Temperature’s Rising: Trust These 8 Tips To Avoid Food Poisoning


Temperature is beginning to rise; it is time to brace yourselves for unwanted health hazards due to the rise in temperature; thanks to the excessive growth of bacteria in the air. One of the most common health conditions that a human body is prone to is food poisoning. If you have suffered from food poisoning, you’d know how horribly painful it is. According to the United States Department of Agriculture, we are prone to get food poisoning in summers, because increased temperatures allow bacteria to multiply faster. It may be a common problem, but it can be prevented in many ways. While in mild cases, you could get away with natural treatment or medications; some cases can be severe and may need the patient to be hospitalized.

What Is Food Poisoning?

Food poisoning is one of the food-borne illnesses, which is the result of eating contaminated, spoiled or toxic food. Contamination of food is most common during summer considering the increased growth of bacteria that can wreak havoc on your health. Some of the symptoms of food poisoning may include nausea, vomiting, water or bloody diarrhea, abdominal pain and cramps and fever. In case these symptoms are prolonged, visit the doctor immediately.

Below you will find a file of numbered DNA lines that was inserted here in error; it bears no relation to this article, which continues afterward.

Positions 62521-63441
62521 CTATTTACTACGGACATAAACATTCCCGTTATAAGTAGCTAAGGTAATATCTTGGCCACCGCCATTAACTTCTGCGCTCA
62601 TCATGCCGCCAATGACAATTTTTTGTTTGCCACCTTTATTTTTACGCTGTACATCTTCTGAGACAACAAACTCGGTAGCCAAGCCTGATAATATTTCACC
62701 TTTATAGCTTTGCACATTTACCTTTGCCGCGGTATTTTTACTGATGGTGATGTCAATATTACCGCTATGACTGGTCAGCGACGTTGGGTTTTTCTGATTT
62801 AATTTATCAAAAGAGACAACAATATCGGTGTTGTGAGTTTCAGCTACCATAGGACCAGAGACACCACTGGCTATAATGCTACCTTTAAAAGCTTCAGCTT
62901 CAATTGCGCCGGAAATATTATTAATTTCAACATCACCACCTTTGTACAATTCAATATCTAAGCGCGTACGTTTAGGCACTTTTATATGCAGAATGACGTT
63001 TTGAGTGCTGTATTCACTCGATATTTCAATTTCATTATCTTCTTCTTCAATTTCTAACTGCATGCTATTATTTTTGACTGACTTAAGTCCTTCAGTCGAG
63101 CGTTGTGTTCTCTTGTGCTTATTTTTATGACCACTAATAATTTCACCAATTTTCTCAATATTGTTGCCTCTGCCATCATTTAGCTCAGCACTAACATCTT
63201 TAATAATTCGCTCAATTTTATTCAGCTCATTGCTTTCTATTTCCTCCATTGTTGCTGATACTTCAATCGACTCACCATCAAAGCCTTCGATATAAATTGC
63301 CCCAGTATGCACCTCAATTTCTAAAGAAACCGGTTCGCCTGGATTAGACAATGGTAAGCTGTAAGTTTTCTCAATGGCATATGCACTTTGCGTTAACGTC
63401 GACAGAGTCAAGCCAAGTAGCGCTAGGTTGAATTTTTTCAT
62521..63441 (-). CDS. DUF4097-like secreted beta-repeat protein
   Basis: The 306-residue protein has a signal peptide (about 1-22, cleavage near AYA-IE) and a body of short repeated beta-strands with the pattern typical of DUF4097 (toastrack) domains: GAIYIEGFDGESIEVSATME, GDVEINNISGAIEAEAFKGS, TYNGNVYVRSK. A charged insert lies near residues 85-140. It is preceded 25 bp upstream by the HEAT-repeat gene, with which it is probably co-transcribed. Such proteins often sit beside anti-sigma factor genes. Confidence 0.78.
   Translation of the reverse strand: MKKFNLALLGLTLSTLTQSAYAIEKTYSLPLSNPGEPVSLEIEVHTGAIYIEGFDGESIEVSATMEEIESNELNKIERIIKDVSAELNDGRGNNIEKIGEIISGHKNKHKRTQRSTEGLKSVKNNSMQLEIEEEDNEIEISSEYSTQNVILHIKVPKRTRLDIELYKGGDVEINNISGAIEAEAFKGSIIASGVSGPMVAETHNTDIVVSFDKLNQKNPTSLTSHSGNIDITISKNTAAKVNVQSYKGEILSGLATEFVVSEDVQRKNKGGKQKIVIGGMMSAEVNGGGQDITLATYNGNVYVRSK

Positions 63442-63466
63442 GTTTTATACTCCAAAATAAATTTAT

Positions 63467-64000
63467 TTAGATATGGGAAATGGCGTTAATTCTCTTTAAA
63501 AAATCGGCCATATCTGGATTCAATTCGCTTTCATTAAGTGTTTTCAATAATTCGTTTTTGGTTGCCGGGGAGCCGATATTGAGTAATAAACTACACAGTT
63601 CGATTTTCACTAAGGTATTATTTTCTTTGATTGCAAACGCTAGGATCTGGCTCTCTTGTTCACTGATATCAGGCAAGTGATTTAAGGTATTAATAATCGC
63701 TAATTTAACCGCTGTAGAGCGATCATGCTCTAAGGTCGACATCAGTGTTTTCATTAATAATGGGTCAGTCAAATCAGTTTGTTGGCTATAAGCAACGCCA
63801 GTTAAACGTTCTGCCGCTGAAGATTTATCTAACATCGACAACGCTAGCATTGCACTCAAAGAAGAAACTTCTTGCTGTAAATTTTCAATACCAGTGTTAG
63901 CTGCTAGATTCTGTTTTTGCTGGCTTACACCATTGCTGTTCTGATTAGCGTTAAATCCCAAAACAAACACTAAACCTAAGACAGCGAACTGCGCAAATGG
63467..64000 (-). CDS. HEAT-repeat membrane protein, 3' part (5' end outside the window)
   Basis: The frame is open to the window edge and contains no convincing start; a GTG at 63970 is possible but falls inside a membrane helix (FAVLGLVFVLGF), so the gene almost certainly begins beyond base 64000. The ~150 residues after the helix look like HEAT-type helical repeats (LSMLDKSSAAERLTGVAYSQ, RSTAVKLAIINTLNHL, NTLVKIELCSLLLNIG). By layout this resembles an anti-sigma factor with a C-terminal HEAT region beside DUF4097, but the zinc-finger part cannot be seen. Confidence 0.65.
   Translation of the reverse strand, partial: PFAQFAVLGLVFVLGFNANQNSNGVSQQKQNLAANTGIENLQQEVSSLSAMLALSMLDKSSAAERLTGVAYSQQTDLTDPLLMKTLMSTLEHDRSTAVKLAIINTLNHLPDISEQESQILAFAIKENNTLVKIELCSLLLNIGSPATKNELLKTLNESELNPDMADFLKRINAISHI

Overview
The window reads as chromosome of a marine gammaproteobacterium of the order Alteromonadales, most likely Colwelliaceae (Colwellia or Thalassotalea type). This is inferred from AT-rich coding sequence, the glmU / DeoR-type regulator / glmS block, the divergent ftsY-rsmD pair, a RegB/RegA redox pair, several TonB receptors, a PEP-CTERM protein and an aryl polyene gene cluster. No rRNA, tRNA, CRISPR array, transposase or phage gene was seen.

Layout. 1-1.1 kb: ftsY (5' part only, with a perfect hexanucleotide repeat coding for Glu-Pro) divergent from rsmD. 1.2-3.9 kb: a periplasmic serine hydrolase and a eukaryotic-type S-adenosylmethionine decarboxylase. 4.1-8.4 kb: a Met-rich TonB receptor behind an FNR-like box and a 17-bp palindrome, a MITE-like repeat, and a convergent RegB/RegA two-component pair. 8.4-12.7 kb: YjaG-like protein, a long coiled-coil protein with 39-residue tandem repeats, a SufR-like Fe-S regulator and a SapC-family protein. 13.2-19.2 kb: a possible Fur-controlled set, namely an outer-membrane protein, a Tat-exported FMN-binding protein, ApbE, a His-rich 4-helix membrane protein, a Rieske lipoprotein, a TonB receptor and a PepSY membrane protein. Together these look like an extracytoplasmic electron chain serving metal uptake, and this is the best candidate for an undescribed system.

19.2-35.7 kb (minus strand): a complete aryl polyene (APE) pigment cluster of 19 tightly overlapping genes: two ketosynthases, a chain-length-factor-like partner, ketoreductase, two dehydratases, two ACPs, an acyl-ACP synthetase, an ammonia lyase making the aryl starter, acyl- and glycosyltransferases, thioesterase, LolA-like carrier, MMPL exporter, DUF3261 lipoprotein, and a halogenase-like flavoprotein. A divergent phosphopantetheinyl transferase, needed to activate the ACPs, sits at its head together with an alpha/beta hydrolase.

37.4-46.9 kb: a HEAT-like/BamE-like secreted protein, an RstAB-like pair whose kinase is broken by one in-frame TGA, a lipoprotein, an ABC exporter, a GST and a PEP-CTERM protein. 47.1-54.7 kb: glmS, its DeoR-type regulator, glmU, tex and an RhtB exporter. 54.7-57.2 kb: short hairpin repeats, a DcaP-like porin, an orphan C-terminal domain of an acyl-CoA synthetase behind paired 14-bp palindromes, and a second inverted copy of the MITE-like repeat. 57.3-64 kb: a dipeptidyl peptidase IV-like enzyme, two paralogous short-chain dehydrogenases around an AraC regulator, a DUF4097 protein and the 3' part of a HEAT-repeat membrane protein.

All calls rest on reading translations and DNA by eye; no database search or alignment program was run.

In order to avoid food poisoning in the first place, there are some tips that will come handy to you.

It always doesn’t mean that a food-borne illness will be triggered by contaminated food; it can also be triggered by the medium through which you ingest food, which are your utensils. No matter how clean your kitchen is, there is a high chance of bacteria making their way on your crockery. Always prefer rinsing them before using in order to save yourself from getting sick.

Hot temperature can easily contaminate your food and make it toxic enough to cause food poisoning. One of the biggest carriers of bacteria include leftovers, even if they are stored in the refrigerator. Always cook and eat fresh and ensure the quantity isn’t too much so you don’t have to store the leftovers. In case you have some, make sure you heat them well.

Cooked food is safe only after it has been heated to a high enough internal temperature that kills bacteria. Cook food thoroughly, especially non-vegetarian foods like chicken, eggs and red meat. We have a tendency to rely on sight, smell or taste to tell whether the food is done or not, but the right way is to use a food thermometer.

Don’t keep freshly cooked food for more than two hours outside. Either consume it or store it well under the right temperature.

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